Some factors generating operational risk: Internal Factors – those within your control:Pocesses, Products, Manufacturing, Mandates
Processes and Systems
A manufacturing organization’s operations are supported by many different systems and processes (e.g. Human Resource Management Systems, Laboratory Information Systems, Manufacturing Execution Systems, Process Control Systems). These systems have many different components each of which require the operation of various processes and other systems.
Complex, poorly designed, disparate systems and processes can give rise to operational losses, either because they are unfit for the purpose they are being used, or that they may malfunction. In addition the increasing automation and integration of these disparate systems has the potential to transform the risk
of a minor processing error to a systematic failure.
Mitigation of risks in this area can be realized by considering the integration aspects of all systems that make up your information technology landscape (both business systems, and manufacturing systems) and choose solutions that are fully integrated with each other if possible.
Again, there is a need to integrate these processes and systems into the traditional Operational Risk Management approach.
Product and Process Design
The introduction of new products and new processes is always a cause for concern. Many products are assumed to be similar to existing ones and the underlying assumption is that they will act the same during processing. While this is true in many cases, it is not always a valid assumption. Any change to the product(s) or processes that manufacture the product should be analyzed to see if an impact (positive or negative) is made on the corporate risk profile.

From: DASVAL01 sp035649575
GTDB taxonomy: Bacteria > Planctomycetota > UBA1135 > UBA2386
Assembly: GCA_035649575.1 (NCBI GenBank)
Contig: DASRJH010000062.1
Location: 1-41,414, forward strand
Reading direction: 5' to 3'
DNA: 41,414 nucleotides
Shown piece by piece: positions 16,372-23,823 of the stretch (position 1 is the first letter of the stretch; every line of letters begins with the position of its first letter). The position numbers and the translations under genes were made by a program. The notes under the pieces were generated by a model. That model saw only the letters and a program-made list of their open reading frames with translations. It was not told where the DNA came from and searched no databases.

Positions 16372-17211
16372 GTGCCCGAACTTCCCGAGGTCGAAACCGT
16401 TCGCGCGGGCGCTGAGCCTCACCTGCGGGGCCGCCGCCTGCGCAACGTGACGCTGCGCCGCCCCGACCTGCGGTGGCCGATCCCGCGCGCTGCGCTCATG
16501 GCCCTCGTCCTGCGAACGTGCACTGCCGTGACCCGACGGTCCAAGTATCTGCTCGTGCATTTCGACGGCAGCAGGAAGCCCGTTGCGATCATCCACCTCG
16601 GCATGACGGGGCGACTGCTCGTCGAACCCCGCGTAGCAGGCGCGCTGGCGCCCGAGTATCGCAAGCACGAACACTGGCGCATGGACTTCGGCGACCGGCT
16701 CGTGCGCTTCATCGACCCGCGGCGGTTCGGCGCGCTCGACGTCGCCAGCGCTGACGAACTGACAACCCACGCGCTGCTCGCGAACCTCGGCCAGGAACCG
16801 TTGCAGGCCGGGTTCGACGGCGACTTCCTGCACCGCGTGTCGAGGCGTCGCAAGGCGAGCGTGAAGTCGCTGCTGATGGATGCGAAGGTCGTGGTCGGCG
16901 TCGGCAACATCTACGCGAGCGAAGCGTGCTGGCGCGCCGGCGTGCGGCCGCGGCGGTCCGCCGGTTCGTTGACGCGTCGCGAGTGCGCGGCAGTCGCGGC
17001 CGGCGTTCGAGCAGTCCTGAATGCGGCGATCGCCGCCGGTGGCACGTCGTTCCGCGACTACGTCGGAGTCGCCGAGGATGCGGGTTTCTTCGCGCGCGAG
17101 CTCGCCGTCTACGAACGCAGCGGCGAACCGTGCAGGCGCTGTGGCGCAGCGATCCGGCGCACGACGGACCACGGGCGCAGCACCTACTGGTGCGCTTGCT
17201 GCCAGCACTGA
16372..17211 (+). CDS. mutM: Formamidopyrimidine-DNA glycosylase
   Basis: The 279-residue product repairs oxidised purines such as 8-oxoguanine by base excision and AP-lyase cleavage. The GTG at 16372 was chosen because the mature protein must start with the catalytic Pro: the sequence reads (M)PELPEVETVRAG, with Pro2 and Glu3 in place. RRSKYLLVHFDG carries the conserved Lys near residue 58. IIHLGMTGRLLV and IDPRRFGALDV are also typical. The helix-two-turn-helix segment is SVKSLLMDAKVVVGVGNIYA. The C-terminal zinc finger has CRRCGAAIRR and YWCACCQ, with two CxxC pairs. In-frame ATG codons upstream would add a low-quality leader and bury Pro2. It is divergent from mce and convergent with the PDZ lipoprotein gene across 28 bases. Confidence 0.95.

As you would expect in a manufacturing company, it is on the manufacturing floor where most workers are exposed to the most risk.. An operating manufacturing floor can be a dangerous place. As the demands on the organization increase (e.g. produce more with less, run the plant at capacity),
care must be taken to ensure that safety is not forgotten. At the most basic level the equipment must be kept in a safe operating condition. The
policies and procedures that control the maintenance organization, ensuring worker safety, are part of all safety minded organizations. Identifying and controlling the changes to manufacturing process or manufacturing environment, including those of a temporary nature (e.g. temporary process changes, new equipment on site, temporary circumstances that could affect safety), minimizes the chance of a failure.
In addition production planners can have a significant impact on the risk profile of the facility. By overriding scheduled maintenance for the sake of production, to running the facility at maximum production without taking into account staffing levels, all can have an impact on safety.
With an ever changing environment, business must adapt. Business goals change, and along with these changes come new mandates for operations. Just like any other changes to operations that could affect the corporation’s risk profile, these new mandates need to be documented, analyzed, and controls assigned. The new mandate just becomes another type of process change that Operational Risk Management is designed to manage.
This posting is the sixteenth of a series of blogs discussing various factors of operational risk management as it pertains to manufacturing organizations. Please feel free to comment and discuss this series
Part 6:ORM- Framework – Governance
Part 7 ORM- Framework – Planning
Part 11ORM Framework – Execution
Part 12ORM Framework – Visibility
Part 13 ORM Framework – Optimization
Part 14 ORM Framework – Integration